International Space Station

Bacteria Strains Recovered From ISS Are New to Science, Study Says

A new joint study between researchers in the United States and India involving bacteria recovered from within the International Space Station (ISS) has identified three strains previously unrecognized by science.

The bacteria strains were isolated from samples retrieved from various areas of the ISS that included an overhead panel from within a research station on board the craft, as well as from a dining table, the craft’s Cupola, and an HEPA filter that was returned to Earth in 2011.

The strains, isolated from samples in 2015 and 2016, belong to bacteria commonly found in freshwater and soil on Earth.

“The genus Methylobacterium consists of 45 recognized species, which are ubiquitously present in a wide variety of habitats including air, soil, freshwater, and sediments, and can exist either in free-form or associated with plant tissues,” the study’s authors say.


These bacteria, which play a significant role in plant growth on Earth, likely made their way to the ISS as a result of vegetables being grown on the ISS by astronauts throughout the years.

Not all of the bacteria recovered from the ISS since 2015 has been unrecognized. The strain recovered from the space station’s HEPA-filter belongs to the known species Methylorubrum rhodesianum.

In addition to the new strains discovered on the space station, the scientists involved with the research say there are likely to be more discoveries of new bacteria strains forthcoming. Presently, around 1000 samples have been collected on board the space station, which have yet to be returned to Earth for further analysis as they await future retrieval.

It is possible that microbes like those discovered on the ISS may be beneficial to future space missions, not only on account of the role they play in plant growth promotion, but also their apparent ability to thrive in an environment like the space station that is harsh for microbes to live in.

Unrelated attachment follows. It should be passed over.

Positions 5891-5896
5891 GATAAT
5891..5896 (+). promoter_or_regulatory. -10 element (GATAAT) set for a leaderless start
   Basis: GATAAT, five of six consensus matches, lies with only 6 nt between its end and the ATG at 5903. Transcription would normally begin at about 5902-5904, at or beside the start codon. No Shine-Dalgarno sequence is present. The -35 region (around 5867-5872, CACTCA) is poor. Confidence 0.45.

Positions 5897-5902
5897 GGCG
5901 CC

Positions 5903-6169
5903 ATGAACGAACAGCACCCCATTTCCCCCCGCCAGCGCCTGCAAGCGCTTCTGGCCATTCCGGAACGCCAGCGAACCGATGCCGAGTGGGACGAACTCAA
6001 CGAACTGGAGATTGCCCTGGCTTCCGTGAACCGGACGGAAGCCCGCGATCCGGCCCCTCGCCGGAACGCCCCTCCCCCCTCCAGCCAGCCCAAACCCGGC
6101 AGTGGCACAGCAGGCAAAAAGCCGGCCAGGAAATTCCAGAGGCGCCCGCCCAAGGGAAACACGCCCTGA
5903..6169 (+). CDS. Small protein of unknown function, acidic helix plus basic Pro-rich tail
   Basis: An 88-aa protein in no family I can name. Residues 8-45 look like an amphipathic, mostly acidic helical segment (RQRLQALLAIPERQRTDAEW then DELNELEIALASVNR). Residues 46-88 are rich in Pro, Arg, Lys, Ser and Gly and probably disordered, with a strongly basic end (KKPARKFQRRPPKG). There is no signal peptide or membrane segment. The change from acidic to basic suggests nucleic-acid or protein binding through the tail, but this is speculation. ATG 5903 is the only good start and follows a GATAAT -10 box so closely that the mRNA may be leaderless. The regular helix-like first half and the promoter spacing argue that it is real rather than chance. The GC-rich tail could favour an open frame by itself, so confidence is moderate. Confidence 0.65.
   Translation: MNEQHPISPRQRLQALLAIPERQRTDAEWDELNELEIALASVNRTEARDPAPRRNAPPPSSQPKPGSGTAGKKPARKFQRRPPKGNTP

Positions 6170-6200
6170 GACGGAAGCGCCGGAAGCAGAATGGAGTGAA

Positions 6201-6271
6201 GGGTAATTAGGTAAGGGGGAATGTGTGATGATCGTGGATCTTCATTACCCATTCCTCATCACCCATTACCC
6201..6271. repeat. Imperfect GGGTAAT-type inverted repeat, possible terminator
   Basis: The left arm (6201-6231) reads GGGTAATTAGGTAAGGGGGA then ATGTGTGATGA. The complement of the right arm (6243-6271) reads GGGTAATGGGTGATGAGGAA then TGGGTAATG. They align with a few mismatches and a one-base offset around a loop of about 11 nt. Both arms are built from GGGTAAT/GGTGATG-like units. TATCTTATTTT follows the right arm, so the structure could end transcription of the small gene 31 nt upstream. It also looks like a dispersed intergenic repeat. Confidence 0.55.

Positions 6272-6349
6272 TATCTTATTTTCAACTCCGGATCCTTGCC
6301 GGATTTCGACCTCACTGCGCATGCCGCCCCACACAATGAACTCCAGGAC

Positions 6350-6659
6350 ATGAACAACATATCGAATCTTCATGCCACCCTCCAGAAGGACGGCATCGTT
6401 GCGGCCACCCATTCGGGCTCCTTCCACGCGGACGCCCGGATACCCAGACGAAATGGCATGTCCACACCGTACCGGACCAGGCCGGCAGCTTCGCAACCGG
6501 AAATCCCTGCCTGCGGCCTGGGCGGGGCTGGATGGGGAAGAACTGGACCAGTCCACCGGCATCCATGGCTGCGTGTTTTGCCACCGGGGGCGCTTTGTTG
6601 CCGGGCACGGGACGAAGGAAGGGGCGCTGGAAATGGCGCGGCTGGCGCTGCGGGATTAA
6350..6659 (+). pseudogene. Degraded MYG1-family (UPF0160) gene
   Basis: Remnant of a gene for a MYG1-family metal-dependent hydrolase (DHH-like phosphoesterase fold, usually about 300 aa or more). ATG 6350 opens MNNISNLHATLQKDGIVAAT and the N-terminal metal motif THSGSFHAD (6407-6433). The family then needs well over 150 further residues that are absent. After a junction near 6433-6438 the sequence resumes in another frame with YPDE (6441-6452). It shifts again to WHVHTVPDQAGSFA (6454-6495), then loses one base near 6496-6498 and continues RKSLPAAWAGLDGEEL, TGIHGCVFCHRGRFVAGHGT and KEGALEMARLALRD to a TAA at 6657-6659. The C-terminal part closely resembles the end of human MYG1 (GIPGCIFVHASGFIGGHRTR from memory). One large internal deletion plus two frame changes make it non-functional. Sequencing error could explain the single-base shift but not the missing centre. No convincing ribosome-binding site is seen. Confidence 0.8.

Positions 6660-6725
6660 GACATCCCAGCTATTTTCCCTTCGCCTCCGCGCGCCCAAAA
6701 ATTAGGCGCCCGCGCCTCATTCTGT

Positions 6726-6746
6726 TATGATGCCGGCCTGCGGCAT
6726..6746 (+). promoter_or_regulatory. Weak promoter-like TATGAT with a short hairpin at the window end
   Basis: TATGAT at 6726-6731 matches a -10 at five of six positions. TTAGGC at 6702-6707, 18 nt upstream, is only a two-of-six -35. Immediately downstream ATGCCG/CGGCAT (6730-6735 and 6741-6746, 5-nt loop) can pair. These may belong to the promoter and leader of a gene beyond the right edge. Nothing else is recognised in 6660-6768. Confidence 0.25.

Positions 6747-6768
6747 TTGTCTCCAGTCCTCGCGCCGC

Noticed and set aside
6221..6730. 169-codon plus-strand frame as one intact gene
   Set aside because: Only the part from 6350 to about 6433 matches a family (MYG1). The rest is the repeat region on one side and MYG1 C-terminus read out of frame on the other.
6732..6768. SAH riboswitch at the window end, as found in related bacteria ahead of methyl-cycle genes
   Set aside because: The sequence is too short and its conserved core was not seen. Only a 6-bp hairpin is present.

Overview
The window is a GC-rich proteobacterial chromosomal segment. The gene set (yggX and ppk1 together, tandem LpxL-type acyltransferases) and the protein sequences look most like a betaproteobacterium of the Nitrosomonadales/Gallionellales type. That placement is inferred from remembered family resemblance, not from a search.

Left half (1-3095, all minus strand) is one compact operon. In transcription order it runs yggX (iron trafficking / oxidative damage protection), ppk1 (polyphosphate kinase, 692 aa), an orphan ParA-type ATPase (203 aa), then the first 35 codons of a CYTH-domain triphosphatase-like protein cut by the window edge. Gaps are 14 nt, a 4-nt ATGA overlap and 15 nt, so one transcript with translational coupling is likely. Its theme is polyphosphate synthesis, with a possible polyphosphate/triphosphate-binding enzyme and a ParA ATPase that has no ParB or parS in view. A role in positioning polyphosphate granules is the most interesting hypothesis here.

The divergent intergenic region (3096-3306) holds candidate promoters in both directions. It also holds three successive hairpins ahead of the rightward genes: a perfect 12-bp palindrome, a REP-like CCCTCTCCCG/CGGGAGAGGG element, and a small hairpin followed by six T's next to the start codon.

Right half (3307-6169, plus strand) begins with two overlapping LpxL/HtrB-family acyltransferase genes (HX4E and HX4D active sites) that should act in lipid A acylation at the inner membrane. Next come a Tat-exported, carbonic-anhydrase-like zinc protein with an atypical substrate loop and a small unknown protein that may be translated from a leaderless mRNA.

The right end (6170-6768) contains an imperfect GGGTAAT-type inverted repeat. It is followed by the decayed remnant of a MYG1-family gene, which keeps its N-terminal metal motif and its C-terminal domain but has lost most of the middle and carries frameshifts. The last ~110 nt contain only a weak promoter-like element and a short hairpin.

“To grow plants in extreme places where resources are minimal, isolation of novel microbes that help to promote plant growth under stressful conditions is essential,” said Jet Propulsion Laboratory’s Kasthuri Venkateswaran and Nitin Kumar in a statement.

One of the newly discovered strains in particular, identified as IF7SW-B2T, appears to possess a genetic propensity for the production of cytokinin, which aids in various aspects of plant cellular division.

“The isopentenyl tRNA transferase (miaA) essential for cytokinin production reported in M. aquaticum strain 22A was also found in genome of the ISS strain IF7SW-B2T with high similarity,” the study’s authors say.

Part of ensuring future longer-term space missions requires not only the ability to carry food and other resources, but the ability to replenish them. Plant-based sources of food and other materials will play a significant role in the future success of missions to planets like Mars, where the first human arrivals may be required to remain indefinitely.

The team believes that their research involving these new bacteria strains may help with the further identification of genetic factors that aid plant growth in unique environments—namely the microgravity conditions of orbit—and may help ensure the sustainability of crops for future long-term space missions.

The research, part of a series of articles dealing with Microbial Genomics and Taxogenomics of Extremophiles, was published in the Frontiers in Microbiology, and can be read online.

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